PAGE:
Business

Vodafone’s excellence explained

By RACHNA LAL For Vodafone Fiji, the winner of 2013 President’s Award for Fiji Business Excellence Award, it was the need for a strong corporate culture that drove organisational performance
08 Mar 2014 08:29

By RACHNA LAL

For Vodafone Fiji, the winner of 2013 President’s Award for Fiji Business Excellence Award, it was the need for a strong corporate culture that drove organisational performance excellence.
Vodafone Fiji managing director, Aslam Khan, yesterday made these comments as he shared his company’s excellence journey at the 2014 Fiji Business Excellence Awards – Better Business Conference.
The conference was organised by the Fiji National University’s National Training and Productivity Centre at the Holiday Inn Suva.
Mr Khan said the challenge lies in fostering a culture that is truly exceptional.
“Companies with exceptional cultures attract and retain the best employees,” he said.
“Therefore, nurture and promote strong and lasting customer relationships towards creating a strong performance culture.
“This is turn will deliver consistently solid business results.”

Irony in pursuit
Mr Khan however said that ironically, the pursuit of these successes often sets the stage for a poor culture, which in turn undermines any chance of business excellence.
“It is an unfortunate truth that the importance of building and maintaining a great culture often gets lost in a deluge of other business tasks perceived to be more urgent,” he said.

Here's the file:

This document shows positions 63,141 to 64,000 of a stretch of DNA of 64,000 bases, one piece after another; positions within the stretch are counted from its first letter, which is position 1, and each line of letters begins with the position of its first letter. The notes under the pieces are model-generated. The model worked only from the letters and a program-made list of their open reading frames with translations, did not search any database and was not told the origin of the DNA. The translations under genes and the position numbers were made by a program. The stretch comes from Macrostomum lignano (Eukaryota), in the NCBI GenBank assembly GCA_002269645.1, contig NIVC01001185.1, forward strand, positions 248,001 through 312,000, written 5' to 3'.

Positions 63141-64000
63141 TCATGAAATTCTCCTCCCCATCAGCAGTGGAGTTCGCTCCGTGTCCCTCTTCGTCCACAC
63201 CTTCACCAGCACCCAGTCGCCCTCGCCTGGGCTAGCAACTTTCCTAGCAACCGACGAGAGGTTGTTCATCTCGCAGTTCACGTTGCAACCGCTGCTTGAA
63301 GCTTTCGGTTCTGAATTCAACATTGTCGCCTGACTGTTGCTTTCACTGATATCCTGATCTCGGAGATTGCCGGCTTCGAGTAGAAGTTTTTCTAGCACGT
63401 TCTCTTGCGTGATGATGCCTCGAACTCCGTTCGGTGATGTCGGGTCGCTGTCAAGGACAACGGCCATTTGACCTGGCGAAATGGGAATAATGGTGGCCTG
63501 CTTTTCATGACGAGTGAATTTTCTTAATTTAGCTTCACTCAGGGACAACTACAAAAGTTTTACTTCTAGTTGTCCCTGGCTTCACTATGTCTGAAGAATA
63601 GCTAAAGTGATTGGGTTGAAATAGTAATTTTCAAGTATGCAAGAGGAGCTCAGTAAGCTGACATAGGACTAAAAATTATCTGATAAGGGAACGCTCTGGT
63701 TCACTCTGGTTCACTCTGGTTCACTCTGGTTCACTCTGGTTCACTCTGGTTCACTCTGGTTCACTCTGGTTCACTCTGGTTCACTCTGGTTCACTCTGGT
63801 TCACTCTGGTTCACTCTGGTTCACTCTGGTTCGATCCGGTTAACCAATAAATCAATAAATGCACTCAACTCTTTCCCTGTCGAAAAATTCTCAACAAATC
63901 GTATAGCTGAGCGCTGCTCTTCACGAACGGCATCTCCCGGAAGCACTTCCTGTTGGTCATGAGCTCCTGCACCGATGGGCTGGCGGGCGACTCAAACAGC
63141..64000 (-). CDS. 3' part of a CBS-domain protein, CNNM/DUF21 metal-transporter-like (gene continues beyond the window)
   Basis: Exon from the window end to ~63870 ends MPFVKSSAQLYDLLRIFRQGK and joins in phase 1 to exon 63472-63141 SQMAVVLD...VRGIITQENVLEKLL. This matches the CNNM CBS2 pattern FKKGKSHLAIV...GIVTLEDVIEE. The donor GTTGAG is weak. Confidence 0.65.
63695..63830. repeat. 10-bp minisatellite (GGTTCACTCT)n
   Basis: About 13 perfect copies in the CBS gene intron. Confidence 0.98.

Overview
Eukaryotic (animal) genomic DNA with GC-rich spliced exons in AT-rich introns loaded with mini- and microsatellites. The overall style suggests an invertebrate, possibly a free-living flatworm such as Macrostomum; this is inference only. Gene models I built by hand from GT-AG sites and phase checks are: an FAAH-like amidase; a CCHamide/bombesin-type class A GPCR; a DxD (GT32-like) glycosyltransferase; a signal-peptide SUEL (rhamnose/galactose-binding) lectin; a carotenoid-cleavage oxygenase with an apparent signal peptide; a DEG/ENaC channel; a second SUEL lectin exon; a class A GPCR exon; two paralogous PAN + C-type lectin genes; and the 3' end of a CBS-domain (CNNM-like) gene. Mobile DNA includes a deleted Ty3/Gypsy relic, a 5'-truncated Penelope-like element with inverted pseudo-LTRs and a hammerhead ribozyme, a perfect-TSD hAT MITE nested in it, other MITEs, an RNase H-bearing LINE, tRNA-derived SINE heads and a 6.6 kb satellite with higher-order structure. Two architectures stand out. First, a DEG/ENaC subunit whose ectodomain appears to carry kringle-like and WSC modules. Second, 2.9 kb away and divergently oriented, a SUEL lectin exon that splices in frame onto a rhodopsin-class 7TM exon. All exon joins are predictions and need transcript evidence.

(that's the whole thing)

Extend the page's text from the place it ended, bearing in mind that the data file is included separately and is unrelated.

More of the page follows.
Mr Khan stressed driving revenues and controlling cost are important to the success and growth of a business.
But, he said when a company’s culture erodes, profits and overall performance will soon deteriorate to a level beyond repair.
“A weak or uninspired business culture leads to unsatisfied and despondent employees – disengaged, unhappy people who do not foster and promote excellence.”

Performance culture
Mr Khan pointed out a poor or deteriorating culture is common when the workplace is chaotic, company values are unclear, employees feel unappreciated and managers are ineffectual.
“These conditions often occur when management focuses solely on bottom line results, rather than on culture, the basic driver of high performance,” he said.
“The evidence shows that businesses are stronger, healthier and more profitable when leaders and managers pay attention to developing a high performance culture rather than just focusing on the bottom line.”

Best persons
Mr Khan believes one of the factors of success in organisation is having the right people.
“Business success is about finding, engaging and keeping the right people. The whole Business Excellence framework revolves around people to make it successful,” he said.
He therefore urged the leaders to recruit the best people.




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